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Is there any way to instantiate Caller<pfn> from the constructor Foo()?

#include <iostream>
using namespace std;

struct Foo
{
    template<void(*pfn)()>
    struct Caller
    {
        static void call() { pfn(); }
    };

    template<typename FN>
    Foo(FN fn)
    {
        Caller<FN>::call();  // illegal type for non-type template parameter 'pfn'
    }
};

void Bar()
{
    cout << "bar" << endl;
}

int main(int argc, char *argv[])
{
    Foo foo(&Bar);
    return 0;
}
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No, not from this constructor. Function parameters are not (assumed to be) compile-time constants. What do you want to achieve? Maybe it's possible in another way. –  dyp Nov 13 '13 at 19:34
    
Why Caller needs to be a template? You can pass pfn to it through a constructor. –  thesamet Nov 13 '13 at 19:36
    
I'm trying to avoid storing a copy of pfn inside Caller, but while retrieving the function pointer from the constructor Foo() by deduction. My real code needs several function pointers, so storage goes up, and syntax gets messy. Thought there may be some trick I can use here. –  bitwise Nov 13 '13 at 19:38
    
also, I am passing member functions, which would require another template parameter, which I would like to avoid. –  bitwise Nov 13 '13 at 19:44
    
"but while retrieving the function pointer from the constructor Foo() by deduction" Use auto? E.g. auto foo = &Bar; or wrap the function pointer in some class (as a non-type template parameter, see sehe's solution) and then use a function to deduce it, e.g. auto foo = make_fptr_type(&Bar); –  dyp Nov 13 '13 at 19:46

3 Answers 3

You need to provide the function's type for class not just for constructor. It's just a workaround and you can use it as a start point:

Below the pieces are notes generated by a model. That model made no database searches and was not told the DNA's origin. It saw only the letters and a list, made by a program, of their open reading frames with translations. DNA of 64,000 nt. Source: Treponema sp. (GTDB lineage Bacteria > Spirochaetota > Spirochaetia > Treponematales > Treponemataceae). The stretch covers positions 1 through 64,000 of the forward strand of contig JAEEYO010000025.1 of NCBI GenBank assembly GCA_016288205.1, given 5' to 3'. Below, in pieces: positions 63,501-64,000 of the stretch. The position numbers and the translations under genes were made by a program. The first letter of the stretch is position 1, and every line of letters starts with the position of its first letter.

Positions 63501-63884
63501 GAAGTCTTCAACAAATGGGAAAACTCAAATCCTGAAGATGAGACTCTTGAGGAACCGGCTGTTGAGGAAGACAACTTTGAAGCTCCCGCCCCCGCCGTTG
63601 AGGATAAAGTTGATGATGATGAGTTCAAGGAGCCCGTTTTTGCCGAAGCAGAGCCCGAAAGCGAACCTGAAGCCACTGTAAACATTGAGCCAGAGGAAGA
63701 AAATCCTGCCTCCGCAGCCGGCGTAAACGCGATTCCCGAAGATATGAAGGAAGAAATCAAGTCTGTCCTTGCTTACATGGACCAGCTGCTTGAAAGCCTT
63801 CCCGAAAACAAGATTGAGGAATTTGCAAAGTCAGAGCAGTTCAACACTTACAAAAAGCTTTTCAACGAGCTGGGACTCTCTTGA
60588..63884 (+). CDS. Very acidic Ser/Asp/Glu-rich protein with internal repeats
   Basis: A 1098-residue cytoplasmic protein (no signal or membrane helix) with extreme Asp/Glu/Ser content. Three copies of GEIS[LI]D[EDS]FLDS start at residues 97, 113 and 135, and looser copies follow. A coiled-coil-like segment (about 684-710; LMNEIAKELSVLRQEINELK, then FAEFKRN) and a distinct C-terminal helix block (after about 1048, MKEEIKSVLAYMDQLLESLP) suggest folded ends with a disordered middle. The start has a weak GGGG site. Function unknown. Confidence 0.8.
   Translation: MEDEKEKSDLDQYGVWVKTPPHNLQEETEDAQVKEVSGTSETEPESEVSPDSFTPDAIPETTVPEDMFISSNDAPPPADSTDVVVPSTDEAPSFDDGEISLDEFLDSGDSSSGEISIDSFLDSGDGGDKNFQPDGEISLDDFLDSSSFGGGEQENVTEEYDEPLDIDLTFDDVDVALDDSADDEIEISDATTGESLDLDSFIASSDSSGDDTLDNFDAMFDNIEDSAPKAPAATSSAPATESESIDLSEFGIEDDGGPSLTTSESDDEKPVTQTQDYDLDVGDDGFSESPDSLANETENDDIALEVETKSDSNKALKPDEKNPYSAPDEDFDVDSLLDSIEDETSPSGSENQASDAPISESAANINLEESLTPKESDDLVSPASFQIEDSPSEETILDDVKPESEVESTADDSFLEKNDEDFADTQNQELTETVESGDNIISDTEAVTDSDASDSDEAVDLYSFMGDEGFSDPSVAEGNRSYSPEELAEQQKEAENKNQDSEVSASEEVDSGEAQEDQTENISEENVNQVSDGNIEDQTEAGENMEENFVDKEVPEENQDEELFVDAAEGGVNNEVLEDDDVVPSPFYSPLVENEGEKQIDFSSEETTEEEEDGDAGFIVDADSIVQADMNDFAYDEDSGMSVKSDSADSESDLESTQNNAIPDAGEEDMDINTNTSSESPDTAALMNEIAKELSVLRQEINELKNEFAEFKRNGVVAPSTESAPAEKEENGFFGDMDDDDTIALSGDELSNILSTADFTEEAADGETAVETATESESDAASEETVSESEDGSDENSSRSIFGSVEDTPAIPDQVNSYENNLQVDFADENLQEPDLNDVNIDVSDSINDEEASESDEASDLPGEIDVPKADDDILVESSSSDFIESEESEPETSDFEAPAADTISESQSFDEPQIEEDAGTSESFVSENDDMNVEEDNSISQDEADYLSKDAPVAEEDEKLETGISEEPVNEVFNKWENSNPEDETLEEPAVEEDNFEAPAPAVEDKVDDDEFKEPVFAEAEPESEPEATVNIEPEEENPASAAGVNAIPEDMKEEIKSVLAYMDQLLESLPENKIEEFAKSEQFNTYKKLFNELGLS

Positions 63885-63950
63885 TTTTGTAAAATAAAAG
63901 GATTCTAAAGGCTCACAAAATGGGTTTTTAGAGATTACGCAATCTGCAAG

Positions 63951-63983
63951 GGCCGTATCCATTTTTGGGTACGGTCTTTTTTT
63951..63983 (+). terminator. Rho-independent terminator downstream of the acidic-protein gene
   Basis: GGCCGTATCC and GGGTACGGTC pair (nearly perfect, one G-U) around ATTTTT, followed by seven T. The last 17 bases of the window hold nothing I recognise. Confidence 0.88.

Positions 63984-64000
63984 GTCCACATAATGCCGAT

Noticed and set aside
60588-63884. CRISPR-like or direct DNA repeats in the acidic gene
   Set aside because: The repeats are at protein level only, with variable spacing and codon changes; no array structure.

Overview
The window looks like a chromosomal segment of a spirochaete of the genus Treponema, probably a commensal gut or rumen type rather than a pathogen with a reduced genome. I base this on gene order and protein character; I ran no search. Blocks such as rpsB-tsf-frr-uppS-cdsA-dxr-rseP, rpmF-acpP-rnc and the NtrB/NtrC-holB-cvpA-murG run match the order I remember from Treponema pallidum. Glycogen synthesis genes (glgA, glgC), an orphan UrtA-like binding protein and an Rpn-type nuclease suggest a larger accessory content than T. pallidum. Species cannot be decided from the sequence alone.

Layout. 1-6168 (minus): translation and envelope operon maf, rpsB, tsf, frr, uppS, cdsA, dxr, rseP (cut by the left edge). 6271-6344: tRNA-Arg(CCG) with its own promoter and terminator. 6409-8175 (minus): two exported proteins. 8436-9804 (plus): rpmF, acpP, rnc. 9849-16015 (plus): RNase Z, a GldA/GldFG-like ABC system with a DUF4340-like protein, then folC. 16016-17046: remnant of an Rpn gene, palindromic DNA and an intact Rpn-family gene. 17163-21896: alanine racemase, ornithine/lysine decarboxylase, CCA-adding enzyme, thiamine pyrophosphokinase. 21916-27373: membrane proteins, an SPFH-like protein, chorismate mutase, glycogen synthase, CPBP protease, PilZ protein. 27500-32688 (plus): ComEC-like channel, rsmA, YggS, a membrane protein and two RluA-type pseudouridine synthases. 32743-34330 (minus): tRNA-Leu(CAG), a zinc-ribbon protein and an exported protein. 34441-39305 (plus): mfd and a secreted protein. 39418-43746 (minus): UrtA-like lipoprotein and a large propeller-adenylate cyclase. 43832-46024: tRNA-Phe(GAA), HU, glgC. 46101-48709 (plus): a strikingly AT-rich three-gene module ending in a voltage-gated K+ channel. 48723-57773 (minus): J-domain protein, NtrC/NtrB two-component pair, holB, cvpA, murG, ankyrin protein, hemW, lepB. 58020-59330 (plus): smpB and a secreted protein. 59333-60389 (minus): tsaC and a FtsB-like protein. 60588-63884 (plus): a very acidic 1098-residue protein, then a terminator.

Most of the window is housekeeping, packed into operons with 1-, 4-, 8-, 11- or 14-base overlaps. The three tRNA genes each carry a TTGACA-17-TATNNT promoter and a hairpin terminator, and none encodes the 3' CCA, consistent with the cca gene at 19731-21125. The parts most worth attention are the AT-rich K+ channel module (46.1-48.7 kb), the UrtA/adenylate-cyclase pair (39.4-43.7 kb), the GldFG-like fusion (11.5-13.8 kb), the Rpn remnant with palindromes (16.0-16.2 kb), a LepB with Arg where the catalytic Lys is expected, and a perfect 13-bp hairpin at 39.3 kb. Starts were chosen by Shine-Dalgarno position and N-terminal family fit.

template <typename F>
struct Foo
{
    struct Caller
    {
        static void call(F fn)
        {
            fn();
        }
    };

    Foo(F fn)
    {
        Caller::call(fn);
    }
};

void Bar()
{
    cout << "bar" << endl;
}

int main()
{
    Foo<decltype(Bar)> foo(Bar);
}

If Foo can not be template base then use this:

struct Foo
{
    template <typename F>
    struct Caller
    {
        static void call(F fn)
        {
            fn();
        }
    };

    template <typename F>
    Foo(F fn)
    {
        Caller<F>::call(fn);
    }
};

void Bar()
{
    cout << "bar" << endl;
}

int main()
{
    Foo foo(Bar);
}
share|improve this answer
    
for my needs, Foo cannot be a template –  bitwise Nov 13 '13 at 19:44
1  
@bitwise: I've just added another code. See it. –  M M. Nov 13 '13 at 19:50
    
in my real use case, Caller needs to be called later on, and must contain several function pointers. If they were passed as template parameters, I could avoid the storage cost, but I am trying to do that without explicitly passing them through template args, because they are member functions, and they are many, so it would be messy –  bitwise Nov 13 '13 at 19:54

Perhaps you meant something like he following:

#include <iostream>

using namespace std;

struct Foo
{
    template<void(*pfn)()> // CHANGED
    struct Caller
    {
        static void call() { pfn(); }
    };
};

void Bar()
{
    cout << "bar" << endl;
}

int main(int argc, char *argv[])
{
    Foo::Caller<&Bar>::call(); // CHANGED
}

note the change here:

 template<void(*pfn)()>
share|improve this answer
    
I am trying to avoid passing the function pointer explicitly as a template parameter. –  bitwise Nov 13 '13 at 19:46

This is not possible.

A compile time constant function pointer cannot be used as one after being passed as a function argument.

Also, a compile time constant function pointer for a specific a function cannot be obtained using a function pointer type alone.

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